Sachem (Atalopedes campestris) life history
Sachem (Atalopedes campestris) Life History


Egg, 3-22-14

Hatchling, 3-30-14
            

First instar, 4-2-14
            

Second instar, 4-7-14
     

Third instar, recently molted, 4-25-14
     

Fourth instar, 5-21-14
     

Fifth instar, 5-29-14
     

Pupa, 6-7-14
     

Fresh adult Sachem, 6-13-14
 

A captured female deposited several eggs on Bermuda and Saint Augustine's grasses. As with many grass skippers, development was slow. The eggs took 8 days to eclose. The larvae matured at varying rates. The first reached the fifth instar at least two weeks before the last did. As most of the larvae were kept together, the early-instar photos are probably not of the same caterpillar as the one pictured in the fourth and fifth instars.

Since skippers tend to form nests and seem to dislike moving around a lot, I usually keep stems of grass in small containers of water (with some barrier to prevent the caterpillar from getting to the water). Beginning with the middle instars, the caterpillars tied together several grass stems to form a thick shelter. The shelters were formed as low as possible, indicating that in the wild the caterpillars would nest near the ground.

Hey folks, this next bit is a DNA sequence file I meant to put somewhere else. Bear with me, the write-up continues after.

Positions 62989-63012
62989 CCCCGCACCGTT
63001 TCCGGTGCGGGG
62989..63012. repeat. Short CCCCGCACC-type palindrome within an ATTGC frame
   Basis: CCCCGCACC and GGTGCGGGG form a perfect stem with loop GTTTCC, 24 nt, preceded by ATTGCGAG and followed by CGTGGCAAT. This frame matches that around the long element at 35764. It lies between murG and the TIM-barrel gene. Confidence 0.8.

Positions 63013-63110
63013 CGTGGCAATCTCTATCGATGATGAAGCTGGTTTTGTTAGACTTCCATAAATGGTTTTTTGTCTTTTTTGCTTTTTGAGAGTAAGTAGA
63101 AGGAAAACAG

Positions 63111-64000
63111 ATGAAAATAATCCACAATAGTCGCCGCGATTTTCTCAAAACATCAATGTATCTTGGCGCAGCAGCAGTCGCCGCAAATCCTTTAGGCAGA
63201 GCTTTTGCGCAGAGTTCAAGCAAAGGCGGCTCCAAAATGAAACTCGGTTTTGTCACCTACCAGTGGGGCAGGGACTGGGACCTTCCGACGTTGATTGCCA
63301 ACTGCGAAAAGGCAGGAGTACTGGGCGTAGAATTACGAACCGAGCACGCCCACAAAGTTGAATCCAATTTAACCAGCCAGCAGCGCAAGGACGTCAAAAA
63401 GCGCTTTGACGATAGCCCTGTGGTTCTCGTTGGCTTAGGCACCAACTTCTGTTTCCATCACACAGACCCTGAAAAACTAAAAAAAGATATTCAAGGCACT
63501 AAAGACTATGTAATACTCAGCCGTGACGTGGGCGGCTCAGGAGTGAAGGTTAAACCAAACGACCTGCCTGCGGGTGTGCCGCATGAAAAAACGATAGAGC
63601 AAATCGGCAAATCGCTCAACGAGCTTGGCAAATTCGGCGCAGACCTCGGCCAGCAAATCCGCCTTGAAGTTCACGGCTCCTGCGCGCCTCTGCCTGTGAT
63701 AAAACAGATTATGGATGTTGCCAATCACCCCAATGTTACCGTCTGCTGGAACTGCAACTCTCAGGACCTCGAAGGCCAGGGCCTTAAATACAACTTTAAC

The fifth and final instar had a couple of noteworthy features. Two white bars crossed its underside between the last segments on its body. The ends of these bars are visible in the photo.  I have also seen this feature on Whirlabout (Polites vibex), a somewhat close relative of the Sachem. The face had two faint brown bars at the top of the head, and two orange eye spots (see the picture below). I have not seen these characters in published photos of the caterpillar, nor mentioned in its descriptions.

 


Face of Sachem

The final caterpillar pupated on June 3, a little over a month after it eclosed from the egg. It emerged 10 days later, about two and one half months after the eggs were deposited.

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